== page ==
Danielle Reese, Associate Broker in the Scarsdale Sales Gallery, represented the buyer of this property—the third highest price realized in Irvington on record and the highest price in all of the Rivertowns in the past 12 months. “I am very proud to have represented the buyer in the sale of this spectacular property, one with such a wonderful provenance. This iconic, Gilded Age Hudson River estate, has long been considered to be among the most beautiful in Westchester County,” said Reese.

Villa Nuits in Irvington, which recently sold for $5.8 million, a record amount for the village.

Located at 2 Clifton Place in Irvington, the home offers more than 12,000 square feet of living space, including nine bedrooms, eight full baths and three half baths and almost five acres of sprawling grounds with winter views of the Hudson River. “Villa Nuits” was built in the early 1850s by Francis Cottenet, a wealthy, dry goods merchant and importer from France, and was designed by European-trained, Detlef Lienau. After Cottenet’s passing in 1884, the home was briefly owned by Cyrus W. Field and John Jacob Astor III.

The property was listed in the National Register of Historic Places in 1977, and has been the setting for films, such as Martin Scorsese’s 1993 “Age of Innocence” with actors Winona Ryder and Daniel Day-Lewis and in 2016, for “The Wilde Wedding” with Glenn Close.

In Manhattan, novelist Erica Jong’s Upper East Side co-op was just listed for $4.25 million. Jong is best known for her 1973 hit novel, “Fear of Flying.” The almost 3,000-square-foot home was listed by Maria Daou of Coldwell Banker Warburg, who is also her niece. Located on the 27th floor in the highly sought-after Imperial House, the apartment offers breathtaking open panoramic views of the New York City skyline.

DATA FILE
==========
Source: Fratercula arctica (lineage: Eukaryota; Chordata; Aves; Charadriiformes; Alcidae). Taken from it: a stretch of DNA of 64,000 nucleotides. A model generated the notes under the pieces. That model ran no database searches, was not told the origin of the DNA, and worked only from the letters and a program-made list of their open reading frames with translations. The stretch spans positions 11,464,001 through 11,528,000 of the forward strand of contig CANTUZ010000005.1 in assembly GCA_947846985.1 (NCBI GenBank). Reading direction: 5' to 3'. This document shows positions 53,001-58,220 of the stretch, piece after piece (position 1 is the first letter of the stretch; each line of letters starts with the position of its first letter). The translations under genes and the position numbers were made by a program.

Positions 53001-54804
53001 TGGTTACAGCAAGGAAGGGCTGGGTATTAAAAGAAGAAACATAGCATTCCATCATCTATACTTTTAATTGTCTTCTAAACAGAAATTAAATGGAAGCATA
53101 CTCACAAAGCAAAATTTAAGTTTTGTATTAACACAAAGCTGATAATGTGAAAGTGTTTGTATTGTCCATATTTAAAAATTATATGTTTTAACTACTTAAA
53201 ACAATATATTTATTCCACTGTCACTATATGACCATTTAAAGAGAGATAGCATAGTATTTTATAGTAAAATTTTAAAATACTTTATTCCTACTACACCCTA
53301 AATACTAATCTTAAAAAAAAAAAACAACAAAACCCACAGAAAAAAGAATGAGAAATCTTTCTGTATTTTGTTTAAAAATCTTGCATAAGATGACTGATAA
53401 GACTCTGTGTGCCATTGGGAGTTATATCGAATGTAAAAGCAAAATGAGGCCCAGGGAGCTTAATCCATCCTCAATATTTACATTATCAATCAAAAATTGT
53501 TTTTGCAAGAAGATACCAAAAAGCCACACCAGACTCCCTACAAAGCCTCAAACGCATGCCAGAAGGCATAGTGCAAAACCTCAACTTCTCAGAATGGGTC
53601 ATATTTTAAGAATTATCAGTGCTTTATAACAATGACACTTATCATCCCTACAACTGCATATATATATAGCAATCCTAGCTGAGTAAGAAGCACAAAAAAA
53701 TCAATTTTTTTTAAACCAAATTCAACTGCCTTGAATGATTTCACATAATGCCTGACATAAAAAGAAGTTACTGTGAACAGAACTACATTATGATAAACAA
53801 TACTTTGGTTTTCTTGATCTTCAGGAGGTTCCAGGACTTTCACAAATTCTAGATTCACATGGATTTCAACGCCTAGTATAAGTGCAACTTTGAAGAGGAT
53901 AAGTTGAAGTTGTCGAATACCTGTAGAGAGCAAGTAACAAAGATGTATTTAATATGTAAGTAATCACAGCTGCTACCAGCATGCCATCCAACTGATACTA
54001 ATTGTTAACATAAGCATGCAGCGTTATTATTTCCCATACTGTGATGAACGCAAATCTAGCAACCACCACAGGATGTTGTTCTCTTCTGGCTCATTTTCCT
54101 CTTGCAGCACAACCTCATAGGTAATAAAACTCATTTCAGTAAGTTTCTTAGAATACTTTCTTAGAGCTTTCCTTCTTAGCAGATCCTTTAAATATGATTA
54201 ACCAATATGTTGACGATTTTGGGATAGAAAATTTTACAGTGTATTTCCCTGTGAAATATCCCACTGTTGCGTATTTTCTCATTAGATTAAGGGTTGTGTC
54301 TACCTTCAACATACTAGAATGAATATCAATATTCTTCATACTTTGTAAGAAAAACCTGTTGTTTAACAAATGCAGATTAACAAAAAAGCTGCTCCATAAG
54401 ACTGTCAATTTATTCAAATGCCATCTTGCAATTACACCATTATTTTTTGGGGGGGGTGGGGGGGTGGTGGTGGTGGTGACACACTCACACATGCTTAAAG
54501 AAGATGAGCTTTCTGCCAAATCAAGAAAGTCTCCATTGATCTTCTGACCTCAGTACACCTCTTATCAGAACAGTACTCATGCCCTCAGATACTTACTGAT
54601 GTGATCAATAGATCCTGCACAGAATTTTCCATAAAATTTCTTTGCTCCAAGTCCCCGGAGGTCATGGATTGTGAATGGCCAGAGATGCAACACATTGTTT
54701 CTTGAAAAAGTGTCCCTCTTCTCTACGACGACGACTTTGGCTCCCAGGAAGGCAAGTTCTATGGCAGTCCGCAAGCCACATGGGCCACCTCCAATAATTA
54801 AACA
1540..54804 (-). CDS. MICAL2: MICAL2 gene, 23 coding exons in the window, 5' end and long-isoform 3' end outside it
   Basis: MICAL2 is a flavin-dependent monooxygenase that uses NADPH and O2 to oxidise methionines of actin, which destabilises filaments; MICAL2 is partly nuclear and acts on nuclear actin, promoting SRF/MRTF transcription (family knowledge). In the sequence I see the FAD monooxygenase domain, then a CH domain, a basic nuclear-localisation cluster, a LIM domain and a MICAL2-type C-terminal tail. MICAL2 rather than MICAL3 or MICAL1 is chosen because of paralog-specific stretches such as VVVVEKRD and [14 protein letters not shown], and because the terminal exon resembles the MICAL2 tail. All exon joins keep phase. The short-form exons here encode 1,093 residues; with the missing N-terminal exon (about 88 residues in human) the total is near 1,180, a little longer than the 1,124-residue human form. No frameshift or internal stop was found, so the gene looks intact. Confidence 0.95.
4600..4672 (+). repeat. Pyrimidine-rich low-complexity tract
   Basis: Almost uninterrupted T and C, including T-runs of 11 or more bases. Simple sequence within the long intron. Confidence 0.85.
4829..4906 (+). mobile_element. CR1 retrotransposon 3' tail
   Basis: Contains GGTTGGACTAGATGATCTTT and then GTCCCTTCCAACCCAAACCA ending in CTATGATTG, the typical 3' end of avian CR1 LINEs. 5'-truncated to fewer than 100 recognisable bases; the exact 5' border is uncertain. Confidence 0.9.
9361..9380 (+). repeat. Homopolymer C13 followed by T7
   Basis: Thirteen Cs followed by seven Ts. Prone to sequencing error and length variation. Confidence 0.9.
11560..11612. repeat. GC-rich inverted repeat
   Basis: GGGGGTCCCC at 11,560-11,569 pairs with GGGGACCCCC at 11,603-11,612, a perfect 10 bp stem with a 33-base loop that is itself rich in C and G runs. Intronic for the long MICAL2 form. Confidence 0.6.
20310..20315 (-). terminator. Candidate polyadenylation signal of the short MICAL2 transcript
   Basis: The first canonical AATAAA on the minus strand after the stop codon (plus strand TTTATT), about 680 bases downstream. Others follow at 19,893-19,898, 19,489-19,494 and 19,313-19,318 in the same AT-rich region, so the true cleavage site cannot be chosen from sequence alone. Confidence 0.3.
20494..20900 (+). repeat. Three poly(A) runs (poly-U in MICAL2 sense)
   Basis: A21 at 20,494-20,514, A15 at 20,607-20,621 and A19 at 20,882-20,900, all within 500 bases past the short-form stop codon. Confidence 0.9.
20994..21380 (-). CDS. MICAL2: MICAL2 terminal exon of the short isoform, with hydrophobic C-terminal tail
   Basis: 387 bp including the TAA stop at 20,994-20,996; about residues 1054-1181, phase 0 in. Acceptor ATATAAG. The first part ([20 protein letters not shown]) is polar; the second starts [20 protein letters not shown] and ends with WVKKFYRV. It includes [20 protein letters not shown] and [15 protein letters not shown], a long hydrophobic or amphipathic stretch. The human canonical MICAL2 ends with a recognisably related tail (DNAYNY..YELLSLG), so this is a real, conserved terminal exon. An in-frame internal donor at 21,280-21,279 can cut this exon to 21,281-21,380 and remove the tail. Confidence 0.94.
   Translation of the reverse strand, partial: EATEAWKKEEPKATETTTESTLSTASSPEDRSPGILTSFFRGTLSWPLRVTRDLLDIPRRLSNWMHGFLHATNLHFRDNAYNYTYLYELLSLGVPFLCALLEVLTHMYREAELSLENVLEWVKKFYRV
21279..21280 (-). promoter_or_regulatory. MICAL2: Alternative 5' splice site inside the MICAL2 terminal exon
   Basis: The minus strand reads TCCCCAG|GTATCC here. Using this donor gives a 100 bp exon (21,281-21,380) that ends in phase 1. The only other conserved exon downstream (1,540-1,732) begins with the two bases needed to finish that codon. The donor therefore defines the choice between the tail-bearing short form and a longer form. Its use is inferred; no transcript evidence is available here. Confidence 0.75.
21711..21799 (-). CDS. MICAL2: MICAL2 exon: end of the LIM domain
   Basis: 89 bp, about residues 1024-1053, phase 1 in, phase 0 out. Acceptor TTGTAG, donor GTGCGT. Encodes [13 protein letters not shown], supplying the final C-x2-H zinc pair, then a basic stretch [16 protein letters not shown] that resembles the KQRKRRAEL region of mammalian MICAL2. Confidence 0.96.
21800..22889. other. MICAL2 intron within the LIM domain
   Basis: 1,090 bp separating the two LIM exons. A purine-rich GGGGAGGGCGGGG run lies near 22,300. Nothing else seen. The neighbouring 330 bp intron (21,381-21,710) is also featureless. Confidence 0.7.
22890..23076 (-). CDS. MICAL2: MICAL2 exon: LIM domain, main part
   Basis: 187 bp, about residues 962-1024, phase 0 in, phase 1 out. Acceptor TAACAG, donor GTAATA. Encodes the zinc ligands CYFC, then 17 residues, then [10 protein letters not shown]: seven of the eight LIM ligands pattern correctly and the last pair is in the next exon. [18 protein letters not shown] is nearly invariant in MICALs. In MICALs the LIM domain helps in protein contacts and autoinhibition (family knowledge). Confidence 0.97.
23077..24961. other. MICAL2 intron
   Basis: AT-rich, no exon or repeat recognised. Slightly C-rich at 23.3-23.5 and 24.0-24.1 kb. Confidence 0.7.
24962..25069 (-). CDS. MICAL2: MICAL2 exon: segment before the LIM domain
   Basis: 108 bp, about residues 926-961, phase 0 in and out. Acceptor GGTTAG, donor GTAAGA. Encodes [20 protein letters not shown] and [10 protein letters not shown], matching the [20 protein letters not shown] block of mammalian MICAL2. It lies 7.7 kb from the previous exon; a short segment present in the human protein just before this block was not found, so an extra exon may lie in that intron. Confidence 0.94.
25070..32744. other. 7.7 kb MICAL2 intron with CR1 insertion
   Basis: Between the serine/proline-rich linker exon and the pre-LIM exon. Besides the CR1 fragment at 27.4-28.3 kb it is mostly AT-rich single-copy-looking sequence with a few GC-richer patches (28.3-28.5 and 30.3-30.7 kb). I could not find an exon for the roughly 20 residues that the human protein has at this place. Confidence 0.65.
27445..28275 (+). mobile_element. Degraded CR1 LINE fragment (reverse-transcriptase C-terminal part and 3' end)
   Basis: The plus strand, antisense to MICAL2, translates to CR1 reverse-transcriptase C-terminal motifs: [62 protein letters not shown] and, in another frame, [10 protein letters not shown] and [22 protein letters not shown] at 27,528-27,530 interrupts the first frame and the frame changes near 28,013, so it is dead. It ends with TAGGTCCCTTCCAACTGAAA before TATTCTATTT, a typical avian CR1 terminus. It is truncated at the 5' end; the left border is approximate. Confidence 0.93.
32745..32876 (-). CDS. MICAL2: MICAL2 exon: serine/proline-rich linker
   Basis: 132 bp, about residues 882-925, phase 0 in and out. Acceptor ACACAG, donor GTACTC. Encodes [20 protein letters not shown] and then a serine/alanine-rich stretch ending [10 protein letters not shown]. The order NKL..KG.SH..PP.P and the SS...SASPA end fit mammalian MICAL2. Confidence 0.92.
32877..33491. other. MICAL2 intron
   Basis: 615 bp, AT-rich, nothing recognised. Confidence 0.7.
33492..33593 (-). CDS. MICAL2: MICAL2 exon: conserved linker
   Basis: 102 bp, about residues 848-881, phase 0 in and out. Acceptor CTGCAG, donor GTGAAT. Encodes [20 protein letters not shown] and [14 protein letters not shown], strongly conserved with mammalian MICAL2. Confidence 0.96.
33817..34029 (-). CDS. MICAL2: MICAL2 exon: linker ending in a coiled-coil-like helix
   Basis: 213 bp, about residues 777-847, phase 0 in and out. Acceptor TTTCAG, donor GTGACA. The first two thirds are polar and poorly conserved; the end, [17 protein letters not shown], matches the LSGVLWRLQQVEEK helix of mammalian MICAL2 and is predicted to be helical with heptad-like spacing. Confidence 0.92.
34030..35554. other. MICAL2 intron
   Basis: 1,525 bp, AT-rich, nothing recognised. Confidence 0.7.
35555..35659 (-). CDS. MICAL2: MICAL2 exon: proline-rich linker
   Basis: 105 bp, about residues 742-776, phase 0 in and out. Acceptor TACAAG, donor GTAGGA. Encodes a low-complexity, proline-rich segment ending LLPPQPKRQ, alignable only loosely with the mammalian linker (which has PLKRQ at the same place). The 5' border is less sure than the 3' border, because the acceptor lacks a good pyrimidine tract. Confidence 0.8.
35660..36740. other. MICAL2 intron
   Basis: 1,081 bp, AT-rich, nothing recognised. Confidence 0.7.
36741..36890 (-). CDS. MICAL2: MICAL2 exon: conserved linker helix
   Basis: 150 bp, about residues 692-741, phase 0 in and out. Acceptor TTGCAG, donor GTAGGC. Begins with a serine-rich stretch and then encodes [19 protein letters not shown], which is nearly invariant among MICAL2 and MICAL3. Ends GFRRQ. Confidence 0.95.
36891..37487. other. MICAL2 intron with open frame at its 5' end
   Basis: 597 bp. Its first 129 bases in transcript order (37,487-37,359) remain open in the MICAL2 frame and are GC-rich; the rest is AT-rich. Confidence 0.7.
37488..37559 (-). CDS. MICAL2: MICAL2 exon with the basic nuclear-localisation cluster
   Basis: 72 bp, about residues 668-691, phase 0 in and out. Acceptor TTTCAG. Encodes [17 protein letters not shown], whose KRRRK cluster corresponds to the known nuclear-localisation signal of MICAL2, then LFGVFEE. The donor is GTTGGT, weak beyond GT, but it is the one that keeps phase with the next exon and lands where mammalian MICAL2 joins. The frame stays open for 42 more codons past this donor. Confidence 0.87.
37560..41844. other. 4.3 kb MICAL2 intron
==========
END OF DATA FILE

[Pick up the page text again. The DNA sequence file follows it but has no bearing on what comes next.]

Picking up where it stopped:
A 30-foot-long gallery at the entrance leads to a spacious, sunny south-facing living room with a custom bookcase spanning the length of the room. The grand gallery also leads to the enclosed solarium, showcasing sweeping vistas of Central Park and the city skyline.

The updated kitchen is spacious, featuring stainless steel countertops and appliances, an extra pantry and walk-in closet. Additional spaces include a small office nook and a small room with a full bath and a washer/dryer. The primary bedroom includes an en-suite bath and oversized closet space. The second bedroom offers a king-size bed, a walk-in closet, and an adjacent bathroom.

Designed by Emory Roth & Sons, Imperial House features sought-after amenities and services, including concierge service, full-time doorman and elevator operators, a state-of-the-art fitness center, yoga studio, game room, an on-premises tailor/dressmaker.

As for the remainder of 2023, Perry is optimistic for a good fall market. “I think people are going to start realizing that even with elevated interest rates, this is the new normal,” he said. “At some point, they can always refinance, and it’s not like back in the 1980s when interest rates were at an all-time high of up to 18%.”